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A Lost Friend

A Lost Friend

Tears rolled down my face as my heart felt like it had just exploded and ripped into shreds as I read the message that had appeared on my phone. I read his name, and the details for his a’aza; I couldn’t believe it, he was truly gone.

It was about four years ago that my friend started to change; we were best friends in high school, absolutely inseparable. We used to be troublemakers, always goofing around and always having a laugh. We sometimes had serious moments, where we talked about politics or our futures, but nothing was ever set in stone for us, neither of us knew where we stood on the Syrian conflict and neither of us knew what we wanted to study in university or where we were headed in life.

After we graduated from high school things slowly started to change: I entered university while Adam* started working with the local mechanic. He became obsessed with watching the news and staying updated with matters in the Middle East. We soon lost touch, I was absorbed in my world, he, absorbed in his.

Approximately a year had passed since we had last spoken, and I heard rumours that he had relocated to the Middle East; the rumours were that he had joined ISIS. I was shocked when I first heard this and completely denied that there was any substance to these comments. It was not possible that Adam could do such a thing – why would he do such a thing? My experience with ISIS was simply through the media: all I knew about them was that they were extremists who committed atrocious crimes and gave our beautiful religion a horrible name.

I tried various ways of contacting him but it seemed he had gone dark on social media. I couldn’t find him on Facebook or Instagram and his phone was disconnected. I began to panic as the possibility that these rumours were true began to seep in.
I tried to contact his family: he had a younger brother that I knew was still at school, but I had no way of contacting him. As the months passed by, I often wondered where Adam was, what had happened to him, and if these rumours were true. One day, I was visiting my old school and I bumped into his brother. I wasn’t quite sure how to ask him if his brother had gone to fight with ISIS so I just asked him how his brother was. The look on his face said it all. His eyes began to tear up as he attempted to avoid the question.

That day I went home and decided to research, to find out more about ISIS. I read and read until I felt as though I had fallen into a black hole and there was no escape. How could it be possible, we were both 20 years of age – how could it be possible that my high school best friend was there, fighting?

I think the hardest part about all of this was the unknown, trying to come to terms with what had happened and realising that it was likely I would never know. I also blamed myself; I blamed myself for abandoning him. While I was busy trying to go forward in life, studying, making new friends and exploring new opportunities, my best friend had been making serious life decisions. I knew that his decision could not have happened suddenly, his obsession with the news and the oppression that Muslims were going through around the world must have played a part.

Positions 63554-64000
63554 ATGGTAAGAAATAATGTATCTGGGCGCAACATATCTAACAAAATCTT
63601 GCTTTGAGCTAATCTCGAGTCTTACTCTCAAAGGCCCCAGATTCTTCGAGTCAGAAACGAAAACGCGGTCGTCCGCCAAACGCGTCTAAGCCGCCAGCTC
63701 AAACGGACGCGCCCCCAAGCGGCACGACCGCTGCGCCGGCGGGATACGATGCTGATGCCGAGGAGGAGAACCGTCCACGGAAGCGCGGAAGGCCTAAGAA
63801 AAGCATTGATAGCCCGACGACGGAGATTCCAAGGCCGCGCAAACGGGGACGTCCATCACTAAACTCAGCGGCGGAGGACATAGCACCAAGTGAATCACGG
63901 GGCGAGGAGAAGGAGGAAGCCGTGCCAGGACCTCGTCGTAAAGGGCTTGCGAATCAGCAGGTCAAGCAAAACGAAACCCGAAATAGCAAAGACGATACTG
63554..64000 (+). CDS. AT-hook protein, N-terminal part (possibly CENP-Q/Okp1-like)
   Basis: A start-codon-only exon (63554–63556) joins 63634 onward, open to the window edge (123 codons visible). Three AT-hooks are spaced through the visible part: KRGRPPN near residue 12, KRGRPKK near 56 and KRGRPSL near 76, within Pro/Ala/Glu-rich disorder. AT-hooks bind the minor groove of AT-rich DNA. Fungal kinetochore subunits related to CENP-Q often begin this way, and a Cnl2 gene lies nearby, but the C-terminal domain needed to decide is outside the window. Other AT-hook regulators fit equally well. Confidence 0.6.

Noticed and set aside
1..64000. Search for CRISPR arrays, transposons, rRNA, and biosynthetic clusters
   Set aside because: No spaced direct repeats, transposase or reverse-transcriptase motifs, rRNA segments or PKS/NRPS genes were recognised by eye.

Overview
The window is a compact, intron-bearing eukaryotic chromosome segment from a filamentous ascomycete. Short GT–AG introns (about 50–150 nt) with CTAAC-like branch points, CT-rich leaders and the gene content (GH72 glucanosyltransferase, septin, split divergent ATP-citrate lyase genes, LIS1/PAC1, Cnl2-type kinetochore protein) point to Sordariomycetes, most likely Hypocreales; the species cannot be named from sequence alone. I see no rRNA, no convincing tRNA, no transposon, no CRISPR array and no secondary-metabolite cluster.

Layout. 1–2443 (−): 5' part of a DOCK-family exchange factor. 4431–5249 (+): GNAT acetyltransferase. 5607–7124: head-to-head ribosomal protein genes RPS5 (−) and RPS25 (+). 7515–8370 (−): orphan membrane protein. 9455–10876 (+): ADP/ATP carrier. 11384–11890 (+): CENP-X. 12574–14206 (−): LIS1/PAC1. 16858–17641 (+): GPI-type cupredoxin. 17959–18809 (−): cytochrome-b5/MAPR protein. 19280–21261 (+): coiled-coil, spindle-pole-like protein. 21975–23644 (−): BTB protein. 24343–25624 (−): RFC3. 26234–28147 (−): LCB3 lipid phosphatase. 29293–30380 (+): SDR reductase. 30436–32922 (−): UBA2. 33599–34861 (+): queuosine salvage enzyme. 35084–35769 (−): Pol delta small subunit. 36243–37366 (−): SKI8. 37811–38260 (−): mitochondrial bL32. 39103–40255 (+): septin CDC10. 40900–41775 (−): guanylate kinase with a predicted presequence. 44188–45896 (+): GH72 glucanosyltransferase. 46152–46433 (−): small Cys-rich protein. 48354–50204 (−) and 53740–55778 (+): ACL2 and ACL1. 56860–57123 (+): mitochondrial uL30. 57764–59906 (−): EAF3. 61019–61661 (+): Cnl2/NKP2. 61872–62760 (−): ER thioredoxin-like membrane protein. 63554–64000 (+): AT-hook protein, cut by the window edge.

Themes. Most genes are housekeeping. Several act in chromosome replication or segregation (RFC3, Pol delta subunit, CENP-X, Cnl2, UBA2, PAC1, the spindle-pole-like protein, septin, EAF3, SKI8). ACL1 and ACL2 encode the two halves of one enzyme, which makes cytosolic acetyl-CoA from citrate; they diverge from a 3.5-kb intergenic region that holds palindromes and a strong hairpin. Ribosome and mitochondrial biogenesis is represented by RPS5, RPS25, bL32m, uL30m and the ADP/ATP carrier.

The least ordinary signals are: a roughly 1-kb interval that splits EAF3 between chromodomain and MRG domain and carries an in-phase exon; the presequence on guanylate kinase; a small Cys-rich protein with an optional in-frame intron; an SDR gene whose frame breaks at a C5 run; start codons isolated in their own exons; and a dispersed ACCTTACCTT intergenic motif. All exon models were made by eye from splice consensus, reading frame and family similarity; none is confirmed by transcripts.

He used to talk about how we had to do something, and I used to just laugh it off. He used to talk about how frustrated he was just living his life here in Australia while others were struggling and I used to just change the subject. I blamed myself for allowing my friend to fall for his vulnerabilities and for losing touch with him.

So when I received a text from his brother letting me know that Adam had passed away and that his family had opened their home for condolences I fell to the floor crying. I didn’t know what to do, why this happened, or how to react. He was so young, we are both so young, and now he was gone forever.

I went to his a’aza, and I shook his fathers hand. His father looked tired, distant, and solemn. I had no words that could comfort him; I thought he blamed me, too. I thought back to our school days – we were so stupid and so innocent, not in a million years would we have predicted that by the time we were 20 one of us would be dead.

Today I have come to terms with the struggle, knowing that my friend is dead. I try not to think about it, I try not to imagine everything he went through over there, and I try not to blame myself.

I hate the war, I hate what it has done to us and most of all I hate that I can’t do anything about it. I find myself crying for my friend, I find myself always checking on my friends, making sure that they are all okay, trying so hard to prevent this from ever happening again. I know it is not in my hands and that’s what is frustrating.

I ask Allah SWT to keep us all guided in these trying times, and I pray for peace all over the world so that we no longer have to lose loved ones to these wars.

Death is a part of life, but it is difficult to accept it when the person is yanked away, lost in politics and emotion.

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